(Adds Franco Debono's reaction)
Judge Giovanni Bonello has stood his ground in a comparison he made between a judgement of a local court and that of the European Court, after his view was challenged by lawyer Franco Debono ( See: http://www.timesofmalta.com/articles/view/20120508/local/debono-said.418950 )
Writing in The Times today, Dr Bonello, a former European Court judge, said he disagreed with the recent local judgement which found “inequality of arms” in as much as a Maltese law allows the prosecution to request a review when bail is granted, but does not give an equivalent right to the accused when bail is refused. This, according to the local court, constituted a violation on the human rights of the accused person.
The Maltese case (Axisa – which found the violation) and the Strasbourg case (Stephens – which found no violation) have virtually everything in common, Judge Bonello insisted.
"Firstly, they both referred to situations of accused persons who are in detention when charged.
Secondly, they both referred to detained persons requesting the court to grant them release from detention.
Thirdly, they both referred to Maltese law that allows the prosecution to “appeal” if the accused is set free, but does not allow the accused to “appeal” when his request for liberty is denied.
Fourthly, they both referred to situations in which various other remedies exist in favour of the accused under ordinary law.
Fifthly, they both referred to cases in which the consequences of release could affect both the accused and the whole community, while the consequences of non-release would only affect the accused.
It is true that the Stephens case did not deal with the accused being freed on bail; it dealt with the accused being freed because of the illegality of the detention. It is also true that this is totally irrelevant to my, or the courts’ argument. And this is that setting the accused person free has totally different consequences on the individual and on the community from not setting the accused free. There can therefore be no inequality of arms when the law applies one norm to one and a different norm to the other – and this whether the accused is set free on bail or is set free because his detention is illegal.
In Axisa this was at issue: whether there was inequality of arms when the law allowed the prosecution the right to “appeal” if the accused is freed on bail, but did not allow the accused the right to “appeal” if his release is denied.
In Stephens this was at issue: whether there was inequality of arms when the law allowed the prosecution the right to appeal if the accused is released on grounds of illegality of detention, but did not allow the accused the right to appeal if his release is denied.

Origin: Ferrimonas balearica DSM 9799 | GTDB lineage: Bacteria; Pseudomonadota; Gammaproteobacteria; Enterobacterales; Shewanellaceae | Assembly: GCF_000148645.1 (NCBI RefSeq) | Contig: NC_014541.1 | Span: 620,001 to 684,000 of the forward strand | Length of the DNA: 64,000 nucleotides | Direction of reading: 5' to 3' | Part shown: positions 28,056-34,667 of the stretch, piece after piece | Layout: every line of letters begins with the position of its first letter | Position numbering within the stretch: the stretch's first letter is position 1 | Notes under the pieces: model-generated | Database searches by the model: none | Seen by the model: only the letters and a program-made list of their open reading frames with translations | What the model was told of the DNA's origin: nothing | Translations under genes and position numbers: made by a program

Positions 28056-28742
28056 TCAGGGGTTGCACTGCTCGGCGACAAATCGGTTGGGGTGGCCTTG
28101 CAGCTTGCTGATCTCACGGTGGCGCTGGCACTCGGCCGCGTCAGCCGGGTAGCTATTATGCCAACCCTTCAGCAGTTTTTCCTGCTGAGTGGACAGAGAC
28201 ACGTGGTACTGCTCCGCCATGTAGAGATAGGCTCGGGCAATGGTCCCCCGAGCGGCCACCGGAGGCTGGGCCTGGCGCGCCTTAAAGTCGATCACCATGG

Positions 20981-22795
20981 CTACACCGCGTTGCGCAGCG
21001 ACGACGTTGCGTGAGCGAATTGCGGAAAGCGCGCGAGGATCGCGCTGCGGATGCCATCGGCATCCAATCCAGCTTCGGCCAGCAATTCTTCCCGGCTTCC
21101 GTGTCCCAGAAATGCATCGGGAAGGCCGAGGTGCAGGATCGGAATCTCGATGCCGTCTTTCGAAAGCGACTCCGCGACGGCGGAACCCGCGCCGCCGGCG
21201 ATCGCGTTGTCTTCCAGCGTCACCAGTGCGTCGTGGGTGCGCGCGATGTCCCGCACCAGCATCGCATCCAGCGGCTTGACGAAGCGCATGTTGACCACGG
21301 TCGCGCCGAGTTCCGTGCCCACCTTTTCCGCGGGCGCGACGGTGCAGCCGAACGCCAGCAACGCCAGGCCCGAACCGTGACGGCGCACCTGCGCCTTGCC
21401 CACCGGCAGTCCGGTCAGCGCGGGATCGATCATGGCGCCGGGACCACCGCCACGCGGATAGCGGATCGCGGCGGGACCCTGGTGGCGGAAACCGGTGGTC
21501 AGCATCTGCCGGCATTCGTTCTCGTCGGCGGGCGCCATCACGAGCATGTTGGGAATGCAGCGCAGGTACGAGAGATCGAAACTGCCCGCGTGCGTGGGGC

Not much of a difference, is there?
In the selfsame circumstances, the same logic should prevail.
On exactly equivalent facts and law, the Strasbourg court found no violation, and the Malta court found a violation."
And so does Franco Debono...
Commenting on Judge Bonello’s reaction, Dr Debono said that Judge Bonello's contribution today proved that a statement he made earlier was wrong, because then he had forgotten that the Stephens Judgment, over which he had presided, did not concern bail.
The error, Dr Debono said, was evident to both layman and lawyer and quite unexpected and surprising coming from an ex-judge.
Dr Bonello had said:
"The European Court of Human Rights had already ruled (Stephens v. Malta, No. 1), that the Maltese system, by virtue of which an accused denied bail cannot appeal (while the prosecution can when the court grants bail), does not violate the accused person’s fundamental human rights. The ECHR considered that the right of accused persons under Maltese law to request bail as frequently as they like, without any limitation whatsoever, ensures as strong a protection against unnecessarily prolonged detention as a right to appeal would."
Dr Debono said that while bail is dealt with in article 574 et seq of the Criminal Code as was the case with Axisa, applications by persons alleging illegal arrest are dealt with in article 409A (Stephens).
Since Dr Bonello's statement was wrong he had to go to great lengths to come up with a winding argument to show that, after all, after all, the cases might be similar, Dr Debono said.
He said that to substantiate his original statements Dr Bonello should show where the Stephens Judgment ruled about bail.
He pointed out that, in his first contribution, Dr Bonello did not declare he was one of the presiding judges in the Stephens case. Did he think that no future court had the right to overrule his judgments, he asked.
What Judge Bonello’s current contribution did was prove his original one wrong and unfounded. He now had to beat around the bush to try to show that the cases might be similar, even if not identical, as he had originally stated.
Dr Debono pointed out that bail and illegal arrest were not even similar technically.
“They might seem similar to the laymen but not from the legal viewpoint.”
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